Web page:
The Two Towers of Disappointment

Much has been said in reviews posted in The Reading Room about outstanding visual effects, characetrs and particular scenes in TTT and I don't feel like adding anything more to this subject.
Much has also been said about the changes made in the original plot and here I'd like to add my two cents as well.

I've noticed general attempt to find some explanation and justification for the differences between the original book and the film, as if people tried hard to believe that if others call TTT "The best movie of all time" it's their impression that is wrong and it's them who have to convince themselves that all the changes were necessary and, what's more, done for the benefit of the movie. I believe it's the other way round!

I don't feel ashamed or guilty about not being satisfied with what I can see in TTT. Most of the differences were done, I guess, to make the movie more dramatic. That should account for the "Aragorn falls off a cliff" scene or the scene where Ents decide that the War of the Ring is not their war or even for what PJ did to Faramir... but does it really increase the dramatic tension of the film? I wouldn't say so... too much of drama, too many of symbols make film unreliable, simple and too obvious.

When Aragorn fell off the cliff and later when his horse came to "bring him back to life" all I thought was "cliche, cliche, cliche". Too sweet not to have a toothache.

When I heard conversation between Merry who seemed to be very wise and much more concerned about the war than Treebeard who spoke not as if he belonged to the one of the oldest races in Middle- Earth but as if he was even more careless than Pippin, I felt distaste. Why? What was wrong with the orginal? I understand that PJ wanted to stress that "even the smallest person can change the course of the future" but Merry and Pippin DO have their way to go and their role to play. Did PJ think it wasn't dramatic enough? Not pathetic enough? All right, now it's pompous and artificial enough. Nothing more.

Faramir...I will never forgive Faramir. In Tolkien's book he was so different from his brother Boromir, in the film they're so similar in their weakness, Faramir's so Boromirish as someone said in one of the reviews. Again I reckon that PJ wanted to show the change in Faramir's attitude towards the ring and emphasise the fact that finally he lets the Ringbearer go but I don't need easy changes good-bad, bad-good, weak-strong, strong-weak. I'm not stupid, easy answers in films are not for me.

When I was watching TTT I suddenly realised that modern films don't leave space for independent thinking, for imagination. They give you everything you need and more. It's like explaining jokes because someone might not understand it. No place for subtlety, for speculations, for your own understanding . I had the same terrible feeling of distaste when I saw PJ's vision of Galadriel tempted by the power of the ring in FOTR. I thought "Oh God! PJ thinks we're so stupid that we're unable to comprehend things without being given everything on a plate". From my point of view, sometimes even the slight alteration in the face expreses more than loud bangs and explosion of colours.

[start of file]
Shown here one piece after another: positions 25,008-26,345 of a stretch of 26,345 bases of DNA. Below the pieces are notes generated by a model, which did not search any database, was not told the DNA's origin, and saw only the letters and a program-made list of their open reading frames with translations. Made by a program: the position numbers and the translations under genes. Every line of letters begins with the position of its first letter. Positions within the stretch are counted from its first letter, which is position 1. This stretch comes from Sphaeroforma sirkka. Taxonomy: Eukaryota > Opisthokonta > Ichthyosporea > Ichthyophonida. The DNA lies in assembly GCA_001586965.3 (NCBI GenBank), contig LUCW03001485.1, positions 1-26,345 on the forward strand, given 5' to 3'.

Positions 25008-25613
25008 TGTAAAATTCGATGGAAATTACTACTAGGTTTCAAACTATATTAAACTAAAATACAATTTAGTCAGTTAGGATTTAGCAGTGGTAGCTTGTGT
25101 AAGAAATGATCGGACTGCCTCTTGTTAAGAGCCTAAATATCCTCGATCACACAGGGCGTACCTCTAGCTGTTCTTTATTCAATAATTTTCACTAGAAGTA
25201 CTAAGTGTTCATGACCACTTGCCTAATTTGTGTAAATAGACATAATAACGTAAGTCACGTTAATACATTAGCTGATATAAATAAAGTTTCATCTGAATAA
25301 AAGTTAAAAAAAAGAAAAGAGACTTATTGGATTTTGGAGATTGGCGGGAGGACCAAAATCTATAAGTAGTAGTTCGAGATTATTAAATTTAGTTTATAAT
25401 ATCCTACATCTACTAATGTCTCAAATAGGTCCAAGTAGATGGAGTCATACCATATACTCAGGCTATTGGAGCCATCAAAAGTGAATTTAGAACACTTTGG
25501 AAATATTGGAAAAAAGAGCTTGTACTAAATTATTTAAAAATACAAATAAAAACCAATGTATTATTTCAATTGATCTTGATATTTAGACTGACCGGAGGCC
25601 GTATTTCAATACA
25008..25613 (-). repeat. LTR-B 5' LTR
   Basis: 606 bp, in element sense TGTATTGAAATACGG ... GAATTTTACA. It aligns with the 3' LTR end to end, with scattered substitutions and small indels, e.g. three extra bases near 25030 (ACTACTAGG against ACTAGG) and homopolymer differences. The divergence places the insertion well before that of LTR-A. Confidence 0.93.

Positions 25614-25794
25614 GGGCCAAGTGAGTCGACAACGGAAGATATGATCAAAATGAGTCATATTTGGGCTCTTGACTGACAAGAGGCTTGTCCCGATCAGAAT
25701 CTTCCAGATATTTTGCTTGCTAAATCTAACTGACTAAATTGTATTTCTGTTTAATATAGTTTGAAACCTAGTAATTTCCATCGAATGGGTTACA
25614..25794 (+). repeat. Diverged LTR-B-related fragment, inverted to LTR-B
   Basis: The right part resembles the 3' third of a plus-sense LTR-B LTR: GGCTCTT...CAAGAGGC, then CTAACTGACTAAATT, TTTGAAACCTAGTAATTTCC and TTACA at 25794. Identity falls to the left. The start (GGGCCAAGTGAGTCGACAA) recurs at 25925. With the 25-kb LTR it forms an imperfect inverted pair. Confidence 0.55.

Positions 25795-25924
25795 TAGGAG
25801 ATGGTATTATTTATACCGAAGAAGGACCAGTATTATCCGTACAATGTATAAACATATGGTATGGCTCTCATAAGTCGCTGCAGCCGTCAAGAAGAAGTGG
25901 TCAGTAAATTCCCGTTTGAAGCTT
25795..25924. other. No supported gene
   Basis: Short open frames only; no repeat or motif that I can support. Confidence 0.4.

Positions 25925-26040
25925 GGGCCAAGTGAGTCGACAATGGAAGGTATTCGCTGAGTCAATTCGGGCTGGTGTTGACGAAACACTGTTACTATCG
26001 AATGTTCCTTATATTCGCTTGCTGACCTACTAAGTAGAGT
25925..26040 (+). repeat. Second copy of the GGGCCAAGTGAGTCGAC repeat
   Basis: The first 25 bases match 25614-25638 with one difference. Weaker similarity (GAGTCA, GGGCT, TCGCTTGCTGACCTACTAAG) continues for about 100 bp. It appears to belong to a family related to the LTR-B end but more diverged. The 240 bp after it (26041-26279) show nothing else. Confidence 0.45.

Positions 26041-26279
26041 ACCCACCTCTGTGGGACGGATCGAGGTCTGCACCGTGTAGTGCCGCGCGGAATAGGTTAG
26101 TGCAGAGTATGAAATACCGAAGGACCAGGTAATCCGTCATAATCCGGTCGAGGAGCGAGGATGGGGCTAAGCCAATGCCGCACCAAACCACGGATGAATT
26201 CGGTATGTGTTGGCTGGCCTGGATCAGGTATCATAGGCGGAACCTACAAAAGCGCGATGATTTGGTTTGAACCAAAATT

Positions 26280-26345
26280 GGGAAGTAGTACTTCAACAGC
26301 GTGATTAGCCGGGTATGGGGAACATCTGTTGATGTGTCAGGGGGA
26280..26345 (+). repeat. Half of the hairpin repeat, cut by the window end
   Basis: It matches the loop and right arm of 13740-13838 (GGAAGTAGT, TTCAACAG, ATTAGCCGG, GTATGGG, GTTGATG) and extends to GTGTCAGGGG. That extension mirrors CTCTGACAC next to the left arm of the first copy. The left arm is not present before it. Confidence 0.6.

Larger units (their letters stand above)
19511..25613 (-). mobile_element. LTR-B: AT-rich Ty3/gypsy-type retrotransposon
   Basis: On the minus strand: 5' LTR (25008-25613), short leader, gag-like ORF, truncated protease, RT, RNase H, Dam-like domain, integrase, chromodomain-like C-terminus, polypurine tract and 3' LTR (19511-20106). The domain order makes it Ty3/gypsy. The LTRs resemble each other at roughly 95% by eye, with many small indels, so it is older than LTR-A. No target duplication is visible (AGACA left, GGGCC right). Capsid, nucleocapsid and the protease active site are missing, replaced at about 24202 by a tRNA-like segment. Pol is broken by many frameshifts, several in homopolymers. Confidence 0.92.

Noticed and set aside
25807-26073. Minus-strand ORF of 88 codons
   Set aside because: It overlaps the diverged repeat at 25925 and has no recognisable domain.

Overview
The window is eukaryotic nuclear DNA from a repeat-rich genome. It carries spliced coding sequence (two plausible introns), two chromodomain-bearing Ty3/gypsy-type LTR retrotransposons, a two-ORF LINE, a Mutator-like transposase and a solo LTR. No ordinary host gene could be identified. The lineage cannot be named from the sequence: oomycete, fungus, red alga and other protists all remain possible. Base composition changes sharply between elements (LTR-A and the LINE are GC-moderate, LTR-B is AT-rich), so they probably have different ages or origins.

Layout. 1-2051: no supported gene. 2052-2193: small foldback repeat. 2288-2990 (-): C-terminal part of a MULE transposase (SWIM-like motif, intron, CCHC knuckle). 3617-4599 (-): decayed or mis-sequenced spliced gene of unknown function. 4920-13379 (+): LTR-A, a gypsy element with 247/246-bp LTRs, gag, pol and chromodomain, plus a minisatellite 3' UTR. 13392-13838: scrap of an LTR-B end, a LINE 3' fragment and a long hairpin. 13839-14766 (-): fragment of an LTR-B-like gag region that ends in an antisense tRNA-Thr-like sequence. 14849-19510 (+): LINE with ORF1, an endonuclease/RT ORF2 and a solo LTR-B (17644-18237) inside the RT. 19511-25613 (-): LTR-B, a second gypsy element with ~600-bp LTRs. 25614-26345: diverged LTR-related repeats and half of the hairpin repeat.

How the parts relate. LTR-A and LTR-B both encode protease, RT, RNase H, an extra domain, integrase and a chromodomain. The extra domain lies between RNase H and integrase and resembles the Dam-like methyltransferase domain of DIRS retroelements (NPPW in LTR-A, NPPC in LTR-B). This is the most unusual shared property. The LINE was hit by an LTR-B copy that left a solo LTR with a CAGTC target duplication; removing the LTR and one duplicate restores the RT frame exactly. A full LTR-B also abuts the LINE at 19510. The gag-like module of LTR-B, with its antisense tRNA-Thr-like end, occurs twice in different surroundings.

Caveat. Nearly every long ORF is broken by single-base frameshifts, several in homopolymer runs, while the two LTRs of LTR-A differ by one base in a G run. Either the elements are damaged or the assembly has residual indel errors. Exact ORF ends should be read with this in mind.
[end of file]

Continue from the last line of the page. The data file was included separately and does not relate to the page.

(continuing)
I remember from my childhood a scene from some Japanese film in which one person was going to be killed by another. We saw the murderer approaching his sleeping victim but we weren't shown litres of blood or didn't hear piercing screaming. All we saw was a leaf falling down the tree and when the leaf landed in the spider's web everybody knew what happened. This sort of subtlety we definitely don't find in TTT. All is too literal and too obvious.

Conversation between Elrond and Arwen is a one great mistake. Even if I wanted to believe hard that they're the Elves this scene convinced me that they're "only human". Tolkien's Elrond would never behave so dignityless forcing his daughter to imagine her life after Aragorn's death. They both lived LONG ENOUGH to know how it may look like. Especially that Arwen knew well enough what happened to Luthien Tinuviel and even said during her first meeting with Aragorn (in the book) "Yet her name is not mine. Though maybe my doom will be not unlike her". Also from Elrond's words in the movie "But you, my daughter, you will linger on in darkness and in doubt. As nightfall in winter that comes without a star. Here you will dwell, bound to your grief, under the fading trees, until all the world has changed and the long years of your life are utterly spent" one could think that Arwen will remain immortal which isn't of course true.. The scene where she gives in... she wouldn't, that's all. Elrond in TTT is out of character, he doesn't behave in the way that one of the greatest Elves in the history of Middle- Earth and a leading member of the White Council should ... he behaves like a human. The scene with Arwen leaving for the Grey Havens... again I suppose PJ was trying to increase the dramatic tension of the film and again he failed. Another empty symbol, another easy scheme.

All in all, my conclusion is short and sad. TTT is a film where you say "wow!", "Oh!", "God!" but it leaves you no space for imagination and thinking.

Add New Comment

Latest Forum Posts

Join the Conversation!